North American Birds

VOLUME 68 NO2 2015

A Quarterly Journal of Ornithological Record Published by the American Birding Association. The mission of the journal is to provide a complete overview of the changing panorama of our continent’s birdlife.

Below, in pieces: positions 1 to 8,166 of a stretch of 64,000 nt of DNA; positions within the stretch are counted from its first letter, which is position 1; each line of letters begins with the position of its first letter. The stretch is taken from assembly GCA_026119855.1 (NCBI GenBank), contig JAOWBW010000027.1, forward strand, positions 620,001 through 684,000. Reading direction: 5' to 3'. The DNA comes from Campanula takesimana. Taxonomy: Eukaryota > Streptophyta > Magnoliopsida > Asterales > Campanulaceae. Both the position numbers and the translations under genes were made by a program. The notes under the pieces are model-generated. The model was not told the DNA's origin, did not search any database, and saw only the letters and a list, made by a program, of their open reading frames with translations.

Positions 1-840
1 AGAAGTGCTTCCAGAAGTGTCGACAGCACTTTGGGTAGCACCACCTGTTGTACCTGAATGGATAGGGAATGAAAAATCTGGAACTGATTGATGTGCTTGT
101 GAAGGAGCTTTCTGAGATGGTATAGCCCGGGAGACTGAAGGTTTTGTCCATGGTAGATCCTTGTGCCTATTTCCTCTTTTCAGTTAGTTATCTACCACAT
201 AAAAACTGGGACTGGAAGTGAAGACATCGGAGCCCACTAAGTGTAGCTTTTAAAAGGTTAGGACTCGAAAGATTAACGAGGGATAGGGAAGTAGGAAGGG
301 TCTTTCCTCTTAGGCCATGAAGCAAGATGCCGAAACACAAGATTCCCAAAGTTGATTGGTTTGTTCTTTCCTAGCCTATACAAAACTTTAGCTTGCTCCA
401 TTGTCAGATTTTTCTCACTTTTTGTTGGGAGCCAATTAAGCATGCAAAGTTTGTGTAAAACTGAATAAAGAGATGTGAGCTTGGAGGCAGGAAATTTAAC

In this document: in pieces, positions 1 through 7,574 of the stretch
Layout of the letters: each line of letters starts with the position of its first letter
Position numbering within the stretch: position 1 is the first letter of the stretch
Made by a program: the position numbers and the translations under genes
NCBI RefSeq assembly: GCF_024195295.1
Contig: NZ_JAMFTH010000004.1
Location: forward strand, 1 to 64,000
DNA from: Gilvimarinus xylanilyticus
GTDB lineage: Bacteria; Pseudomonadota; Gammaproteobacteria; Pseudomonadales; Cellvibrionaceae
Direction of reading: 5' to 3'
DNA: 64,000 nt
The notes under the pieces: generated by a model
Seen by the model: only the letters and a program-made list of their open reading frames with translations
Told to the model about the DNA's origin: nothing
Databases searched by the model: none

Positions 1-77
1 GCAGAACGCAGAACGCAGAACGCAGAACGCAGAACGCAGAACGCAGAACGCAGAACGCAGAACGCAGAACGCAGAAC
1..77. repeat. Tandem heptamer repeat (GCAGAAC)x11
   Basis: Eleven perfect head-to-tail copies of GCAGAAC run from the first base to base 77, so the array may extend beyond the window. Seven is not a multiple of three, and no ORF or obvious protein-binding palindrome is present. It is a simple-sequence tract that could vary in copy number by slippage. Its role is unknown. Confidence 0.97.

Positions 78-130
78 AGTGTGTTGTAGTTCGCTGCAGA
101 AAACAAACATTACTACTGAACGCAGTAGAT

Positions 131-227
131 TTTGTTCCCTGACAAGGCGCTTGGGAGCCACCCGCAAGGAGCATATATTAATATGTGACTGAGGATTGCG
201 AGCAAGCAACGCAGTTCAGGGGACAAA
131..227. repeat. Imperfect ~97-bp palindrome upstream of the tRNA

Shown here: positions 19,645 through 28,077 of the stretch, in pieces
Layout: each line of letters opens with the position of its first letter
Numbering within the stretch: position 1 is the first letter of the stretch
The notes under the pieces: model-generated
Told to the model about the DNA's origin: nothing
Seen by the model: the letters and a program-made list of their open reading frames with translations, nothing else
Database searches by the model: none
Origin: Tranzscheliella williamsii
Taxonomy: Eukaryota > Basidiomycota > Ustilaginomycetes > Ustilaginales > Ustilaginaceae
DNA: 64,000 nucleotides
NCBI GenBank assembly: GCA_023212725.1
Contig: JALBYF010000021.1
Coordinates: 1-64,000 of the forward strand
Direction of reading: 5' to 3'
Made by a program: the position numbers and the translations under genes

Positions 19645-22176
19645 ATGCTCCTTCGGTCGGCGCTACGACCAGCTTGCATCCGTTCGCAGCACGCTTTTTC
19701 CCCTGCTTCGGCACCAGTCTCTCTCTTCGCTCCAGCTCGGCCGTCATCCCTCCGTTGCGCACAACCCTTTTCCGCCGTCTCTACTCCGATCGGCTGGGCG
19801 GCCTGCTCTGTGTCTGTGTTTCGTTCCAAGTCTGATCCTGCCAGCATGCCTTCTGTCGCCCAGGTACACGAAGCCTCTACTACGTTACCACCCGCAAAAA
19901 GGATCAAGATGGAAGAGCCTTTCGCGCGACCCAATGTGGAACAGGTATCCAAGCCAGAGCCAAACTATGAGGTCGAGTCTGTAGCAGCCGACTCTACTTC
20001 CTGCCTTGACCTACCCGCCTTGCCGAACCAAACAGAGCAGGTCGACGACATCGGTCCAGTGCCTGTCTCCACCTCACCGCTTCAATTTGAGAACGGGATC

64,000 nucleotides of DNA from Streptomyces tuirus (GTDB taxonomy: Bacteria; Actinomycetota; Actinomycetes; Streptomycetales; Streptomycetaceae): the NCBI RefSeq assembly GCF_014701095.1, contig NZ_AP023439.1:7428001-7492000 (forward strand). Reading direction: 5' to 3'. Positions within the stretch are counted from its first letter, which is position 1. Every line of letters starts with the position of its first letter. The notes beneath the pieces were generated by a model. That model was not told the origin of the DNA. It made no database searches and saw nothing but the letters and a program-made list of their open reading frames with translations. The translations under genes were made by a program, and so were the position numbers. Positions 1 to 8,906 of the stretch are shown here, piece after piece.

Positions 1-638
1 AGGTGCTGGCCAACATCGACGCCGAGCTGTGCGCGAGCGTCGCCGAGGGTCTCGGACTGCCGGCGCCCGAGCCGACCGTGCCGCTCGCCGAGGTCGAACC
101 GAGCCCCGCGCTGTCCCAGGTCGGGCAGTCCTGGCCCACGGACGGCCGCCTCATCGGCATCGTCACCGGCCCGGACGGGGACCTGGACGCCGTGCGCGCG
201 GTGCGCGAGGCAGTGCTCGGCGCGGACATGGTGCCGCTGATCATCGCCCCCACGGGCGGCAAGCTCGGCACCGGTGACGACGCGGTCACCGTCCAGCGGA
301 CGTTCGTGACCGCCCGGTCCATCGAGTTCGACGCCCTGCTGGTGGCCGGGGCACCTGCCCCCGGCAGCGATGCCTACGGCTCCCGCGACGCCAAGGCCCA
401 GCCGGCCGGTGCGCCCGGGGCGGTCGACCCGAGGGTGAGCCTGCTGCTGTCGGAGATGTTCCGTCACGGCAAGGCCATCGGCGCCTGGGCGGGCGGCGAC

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V O L U M E 6 8 ( 2 0 1 5 ) • N U M B E R 2 203 Southern Atlantic There were 14 reports from inland in the Car- olinas, mostly in single digits, but 15 were on Mountain Island Lake, Mecklenburg, NC 1-2 Feb (TP et al.) and 28 on Lake Hickory, Al- exander/Catawba, NC 8 Feb (DM). Likewise, Long-tailed Ducks were more common than usual in all three states. In Georgia, there were four inland reports of 1-2 birds, while in the Carolinas there were at least eight, including 5 at Lake Hickory, NC 2-27 Feb (DM) and 9 on the lake at YMCE Camp Harrison, Wilkes, NC 23 & 26 Feb (EH, DM). Notable counts from the coast included 19 off Wrightsville Beach, New Hanover, NC 4 Jan (DC, JP) and 9 at Murrells Inlet, SC 16 Feb (LB et al.). The Wilmington C.B.C. reported 31 on 4 Jan (fde RD). Common Goldeneyes, too, were abun- dantly reported: 10 different sightings in the Carolinas, including 11 at Lake Hickory, NC 23 Jan–6 Feb (DM) and 41 at West Point Lake 24 Jan (WC). The usual wintering fock of Common Mergansers numbered 390 at Lake Phelps, Washington/Tyrrell, NC 30 Dec (m.ob.). Among inland sightings of Red-throated Loons this winter, a new high count of 11 was recorded at Lake Hartwell, GA 23 Feb (TBo, BT), while up to 6 were observed on Lake Norman, NC 22 Feb (KM, DW). Multi- ple sightings of Pacifc Loons came from New Hanover, NC, with as many as 4 birds sighted off Wrightsville Beach 21 Dec (DC). Tubenoses were scarce, but pelagic trips out of Hatteras, Dare, NC produced an ad. Yellow-nosed Albatross 22 Feb—just the fourth documented state record—along with a few Northern Fulmars (high count of 10 on 17 Feb), and a single Sooty Shearwater 28 Dec (all BP et al.). Two Great Cormo- rants were at Oregon Inlet, Dare, NC 16 Dec (m.ob.), and 3 were there 4 Jan (AW); the returning Georgia wintering bird at Lake one photographed on Jordan Lake, Chatham 19 Dec (LS), and one at the Pungo Unit of Pocosin Lakes N.W.R. 7 Feb (DC). The frst was accepted by the N.C.B.R.C. (sec- ond state record), and the second is under review. Numerous Tundra Swans were reported from the Car- olinas, with an impressive count of 250+ at Mary's House Pond at Bear Island W.M.A., SC 14 Dec (CS). Sustained cold to the n. of the Region brought unusually high numbers of ducks, especially to the n. areas of the Region. Perhaps con- tinuing from the fall, Eurasian Wigeon drakes were seen at Mattamuskeet N.W.R., NC 14- 29 Dec (RBR, m.ob.), Bodie Island Light- house pond, Dare, NC 31 Dec–11 Jan (NG, RB), a waterfowl impoundment at Hobucken, Pamlico, NC 7 Feb (ph. GP), and at Donnelly W.M.A., SC 17-24 Feb (AG et al.). Consistent with higher numbers generally, there were counts of 20+ Northern Pintails in w. North Carolina from W. Scott Kerr Reservoir, Wilkes (GMc) and Lake Hickory, border Alexander/ Kerr (DM). The Georgia C.B.C. count of 113 Canvasbacks was the highest ever (fde GB), and in North Carolina high counts included 78 at Lake Crabtree, Wake 8 Jan (MT) and 43 on Lake Townsend, Guilford 8 Jan (HL et al.). A new state high count of 1200 Redheads was made at Covington Reservoir, Newton, GA 23 Feb (JF), quite a remarkable number, considering that typical reports are in the 20- 30 range, and the next highest count in the Region was 140 on Lake Robinson, Green- ville, SC 31 Jan (DA). Good counts of Greater Scaup include 31 on Lake Julian, Buncombe, NC 30 Jan (SR) and 80 on Lake Hickory, Al- exander/Catawba, NC (DM). The 490 Lesser Scaup at Lake Crabtree, Wake, NC 28 Jan (MT) also made a high count. South Carolina saw multiple sightings of 1-2 Common Eiders in Horry and n. George- town, around piers, and at Murrells Inlet, where 4 were seen on 16 Feb (KB et al.). North Carolina recorded multiple Harlequin Ducks: 3 near Radio Island, Carteret through- out Dec (fde JFu) and 4-6 at Oregon Inlet, Dare 18 Dec into Mar (JS, m.ob.). Inland Surf Scoters included a high count of 6 on Lake Hickory, Alexander/ Catawba, NC 4 Jan (DM, LO). White-winged Scoters were seen in un - precedented numbers inland throughout the Region, no doubt a result of the rare freezing of the Great Lakes. A new inland state high count of 14 was recorded at West Point Lake, Troup, GA 9 Jan (WC), and a good total of 42 statewide was reported on the coast during the Mid-Winter Shorebird Survey (fde TK). Robert Sattelmeyer Richard Hall Josh Southern –––––––––––––––––––––––––––––––––––––– M uch of the East and Upper Mid- west experienced severe storms and record cold during the winter, translating to good waterfowl numbers—es- pecially diving ducks—in the Southeast, par- ticularly in the Piedmont. Shorebird numbers overall, especially the declining Red Knot, were lower than average. The Region shared in the great Snowy Owl irruption of 2013, with numerous sightings beginning in the fall and continuing throughout the winter. A number of common year-round species, such as Mallard, White-breasted Nuthatch, Caroli- na Wren, Eastern Towhee, and Northern Car- dinal were reported in record-high numbers in Georgia during the Christmas Bird Count period, but this phenomenon was probably due to the addition of two new count circles in the metro Atlanta region, both well popu- lated by experienced birders. WATERFOWL THROUGH SHOREBIRDS Thirty-two Black-bellied Whistling-Ducks were present at Altamaha W.M.A., McIntosh, GA 2 Feb (CM), and an atypically large group of 41 was spotted along Rte. 200 in Baker, GA 4 Jan (WS). As usual, small numbers of Greater White-fronted Geese were report- ed throughout the Region, with the largest counts being 10 in Coweta, GA 9-10 Dec (JW) and 9 at the Bluff Unit of Santee N.W.R., SC 7 Dec (N&EF). In addition to the many scat - tered reports of 1-3 Ross's Geese, there was a remarkable sighting of 17 at the Pungo Unit of Pocosin Lakes N.W.R., NC 19 Jan (TB et al.), the highest count ever for the Region; 11 were noted there 26 Jan 26. The only historically reliable spot for Brant, Hatteras Inlet, Dare, NC produced multiple sightings in in Jan and Feb, with a high count of 50 Jan 18 (LH). There were two reports of Trum- peter Swans from North Carolina this winter, Franklin's Gull is unexpected in the Carolinas in winter. This bird was photographed nicely at Lake Norman, Meckenburg County, North Carolina 15 December 2013. Photograph by Penny Soares.